There a lot of different tax preparation software to choose from. Do not base it on cost alone. You need the best you can afford. When I asked my clients about why they choose to use the software that they did, most of them replied that they like the simplicity. They find it stressful to go into an office and some just don’t have the time it would take for the visits. Rarely is your tax visit a one time thing. You may need to back and forth if you forgot something. If you are already at home the most you have to do is run into the next room for any forgotten information.
Here are the top 3 things to consider. Read more
Comprehensive tax preparation and e-filing is available to 70 percent of taxpayers, thanks to Free File – a partnership between the Internal Revenue Service (IRS) and a coalition of industry-leading tax software companies called the Free File Alliance.
Every taxpayer with a 2013 Adjusted Gross Income of $58,000 or less may visit www.IRS.gov/freefile to prepare, complete and e-file their federal tax returns at no cost using software from Free File Alliance members. Free File also offers a basic federal e-filing service – called “Free File Fillable Forms” – which has no income limitations. Read more
Bankruptcy can be a difficult decision for any small business. There are a number of consequences associated with bankruptcy, including tax consequences that you may need to consider. For more help on the tax issues involved, I would suggest you consult with a small business tax attorney, Samuel D. Brotman or a lawyer within your own jurisdiction to help you mitigate any potential legal problems with the IRS. However, when evaluating whether or not it is time for your small business to file bankruptcy, before you hire an attorney, it is important to know exactly what the requirements for bankruptcy are and how they impact you. These requirements differ slightly when a small business owner files for bankruptcy vs. a regular Chapter 7 or Chapter 13 debtor.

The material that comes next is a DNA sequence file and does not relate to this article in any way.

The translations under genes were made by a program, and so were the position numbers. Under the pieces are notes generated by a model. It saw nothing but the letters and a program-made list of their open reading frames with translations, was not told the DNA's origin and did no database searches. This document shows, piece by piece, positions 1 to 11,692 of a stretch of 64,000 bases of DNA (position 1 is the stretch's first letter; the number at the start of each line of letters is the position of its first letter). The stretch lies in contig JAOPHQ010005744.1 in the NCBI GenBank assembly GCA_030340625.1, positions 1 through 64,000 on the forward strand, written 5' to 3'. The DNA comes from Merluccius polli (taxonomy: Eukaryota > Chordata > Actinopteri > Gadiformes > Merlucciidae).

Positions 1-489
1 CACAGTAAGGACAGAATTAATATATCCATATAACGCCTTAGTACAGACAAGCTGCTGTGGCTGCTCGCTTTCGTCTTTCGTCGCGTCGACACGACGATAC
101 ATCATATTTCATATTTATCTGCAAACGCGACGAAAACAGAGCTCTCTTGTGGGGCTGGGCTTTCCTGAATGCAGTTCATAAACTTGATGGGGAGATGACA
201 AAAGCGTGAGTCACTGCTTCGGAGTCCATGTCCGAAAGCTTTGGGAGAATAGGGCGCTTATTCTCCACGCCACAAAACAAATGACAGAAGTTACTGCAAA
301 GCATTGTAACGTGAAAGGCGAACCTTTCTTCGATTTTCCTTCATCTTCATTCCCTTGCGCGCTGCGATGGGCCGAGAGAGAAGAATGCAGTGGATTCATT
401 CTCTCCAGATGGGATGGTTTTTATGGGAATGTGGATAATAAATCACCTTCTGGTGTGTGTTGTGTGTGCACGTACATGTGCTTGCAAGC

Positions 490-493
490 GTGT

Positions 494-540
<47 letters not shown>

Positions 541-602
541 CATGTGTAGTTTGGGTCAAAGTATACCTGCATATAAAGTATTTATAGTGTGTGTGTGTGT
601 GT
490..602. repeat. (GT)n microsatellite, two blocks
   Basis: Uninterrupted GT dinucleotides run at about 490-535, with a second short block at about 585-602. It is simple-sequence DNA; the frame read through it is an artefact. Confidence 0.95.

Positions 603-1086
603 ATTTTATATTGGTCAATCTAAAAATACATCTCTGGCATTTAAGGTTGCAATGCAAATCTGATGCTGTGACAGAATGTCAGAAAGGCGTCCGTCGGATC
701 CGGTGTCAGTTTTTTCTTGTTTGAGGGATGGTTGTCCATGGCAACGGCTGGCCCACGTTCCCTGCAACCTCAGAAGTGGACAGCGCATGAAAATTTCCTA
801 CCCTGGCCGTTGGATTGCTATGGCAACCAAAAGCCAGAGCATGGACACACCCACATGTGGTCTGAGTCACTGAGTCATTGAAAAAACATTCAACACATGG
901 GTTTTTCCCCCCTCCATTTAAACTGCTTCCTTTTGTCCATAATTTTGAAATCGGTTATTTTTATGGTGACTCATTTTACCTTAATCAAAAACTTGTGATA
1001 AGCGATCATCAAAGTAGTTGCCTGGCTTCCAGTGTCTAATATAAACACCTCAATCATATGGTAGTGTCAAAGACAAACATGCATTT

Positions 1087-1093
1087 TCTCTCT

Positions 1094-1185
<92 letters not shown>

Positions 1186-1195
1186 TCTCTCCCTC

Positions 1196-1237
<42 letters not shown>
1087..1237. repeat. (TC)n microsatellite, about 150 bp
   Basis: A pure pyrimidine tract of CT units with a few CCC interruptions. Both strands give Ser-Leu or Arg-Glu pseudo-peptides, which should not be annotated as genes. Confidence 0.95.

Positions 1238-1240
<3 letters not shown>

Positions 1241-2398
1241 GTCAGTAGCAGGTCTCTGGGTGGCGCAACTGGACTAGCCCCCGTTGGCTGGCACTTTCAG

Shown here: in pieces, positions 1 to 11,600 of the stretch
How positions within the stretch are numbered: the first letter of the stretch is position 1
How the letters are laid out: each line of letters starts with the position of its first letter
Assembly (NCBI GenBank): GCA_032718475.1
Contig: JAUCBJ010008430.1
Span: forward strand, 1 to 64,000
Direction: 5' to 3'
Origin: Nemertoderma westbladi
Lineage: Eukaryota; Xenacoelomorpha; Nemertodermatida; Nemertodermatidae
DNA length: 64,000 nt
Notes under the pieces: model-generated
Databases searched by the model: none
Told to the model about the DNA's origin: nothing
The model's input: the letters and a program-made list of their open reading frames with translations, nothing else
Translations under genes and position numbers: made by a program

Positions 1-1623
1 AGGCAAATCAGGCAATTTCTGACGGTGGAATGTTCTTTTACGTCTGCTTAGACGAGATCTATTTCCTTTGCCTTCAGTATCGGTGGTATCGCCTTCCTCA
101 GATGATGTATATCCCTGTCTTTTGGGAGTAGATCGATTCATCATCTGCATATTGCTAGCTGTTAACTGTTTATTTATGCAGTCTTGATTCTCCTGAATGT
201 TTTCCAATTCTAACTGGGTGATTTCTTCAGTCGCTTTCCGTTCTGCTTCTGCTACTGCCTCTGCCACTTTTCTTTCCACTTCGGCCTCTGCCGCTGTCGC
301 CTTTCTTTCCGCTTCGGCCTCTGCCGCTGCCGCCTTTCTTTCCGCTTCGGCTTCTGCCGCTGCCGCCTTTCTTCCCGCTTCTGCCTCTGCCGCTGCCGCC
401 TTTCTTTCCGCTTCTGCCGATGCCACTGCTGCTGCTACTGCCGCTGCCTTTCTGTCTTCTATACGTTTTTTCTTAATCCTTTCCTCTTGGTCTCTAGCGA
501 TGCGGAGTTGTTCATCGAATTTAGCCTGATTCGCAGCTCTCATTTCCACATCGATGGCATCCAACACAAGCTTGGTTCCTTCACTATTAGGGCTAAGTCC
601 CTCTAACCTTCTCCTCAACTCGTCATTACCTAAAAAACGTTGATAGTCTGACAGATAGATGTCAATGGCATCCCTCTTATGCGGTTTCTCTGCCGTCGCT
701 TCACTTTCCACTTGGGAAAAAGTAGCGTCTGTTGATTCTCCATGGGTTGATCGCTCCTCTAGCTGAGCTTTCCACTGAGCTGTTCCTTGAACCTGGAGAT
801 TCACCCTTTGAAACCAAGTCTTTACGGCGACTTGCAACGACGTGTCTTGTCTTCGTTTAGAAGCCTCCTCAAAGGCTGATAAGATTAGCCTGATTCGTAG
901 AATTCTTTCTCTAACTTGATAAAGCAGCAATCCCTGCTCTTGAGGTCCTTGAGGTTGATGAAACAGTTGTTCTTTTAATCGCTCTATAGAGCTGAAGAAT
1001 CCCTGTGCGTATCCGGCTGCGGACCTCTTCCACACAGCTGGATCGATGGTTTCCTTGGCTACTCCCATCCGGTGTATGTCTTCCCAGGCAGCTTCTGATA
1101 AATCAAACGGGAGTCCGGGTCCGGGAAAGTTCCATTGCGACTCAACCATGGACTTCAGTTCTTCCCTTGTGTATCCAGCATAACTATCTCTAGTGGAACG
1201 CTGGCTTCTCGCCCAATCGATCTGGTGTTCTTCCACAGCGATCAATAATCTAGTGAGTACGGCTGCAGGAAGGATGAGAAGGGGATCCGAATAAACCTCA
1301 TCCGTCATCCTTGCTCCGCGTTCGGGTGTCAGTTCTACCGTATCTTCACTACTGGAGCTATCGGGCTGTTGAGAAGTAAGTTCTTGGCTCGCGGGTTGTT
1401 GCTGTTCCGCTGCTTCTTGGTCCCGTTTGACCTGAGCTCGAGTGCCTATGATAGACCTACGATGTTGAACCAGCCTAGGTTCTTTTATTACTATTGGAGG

Here are some examples of how small business cases In small business owner cases, if the court makes the finding that there is enough information about the business in the reorganization plan then the debtor may not be required to file an additional disclosure statement related to the business. Also, to determine the classification of small business debtor, the debtor must pass a two-part test. The first part of the test requires that the small business debtor be participating in actual commercial activity. This means that the small business cannot be dedicated to passive income, such as owning real property. In addition, it is required that any liquidated debts, whether secured by a fixture or UCC filing or otherwise unsecured, must not exceed approximately $2,343,300. The second part of this test does not have to do with the business at all, but rather the creditors’ committee. If the creditors committee has already been appointed or if that committee is not active enough, in the court’s eyes to provide sufficient supervision of the debtor, than it will fail that part of the test. A qualified tax attorney or bankruptcy attorney can help explain the nuances of the test to your small business. Read more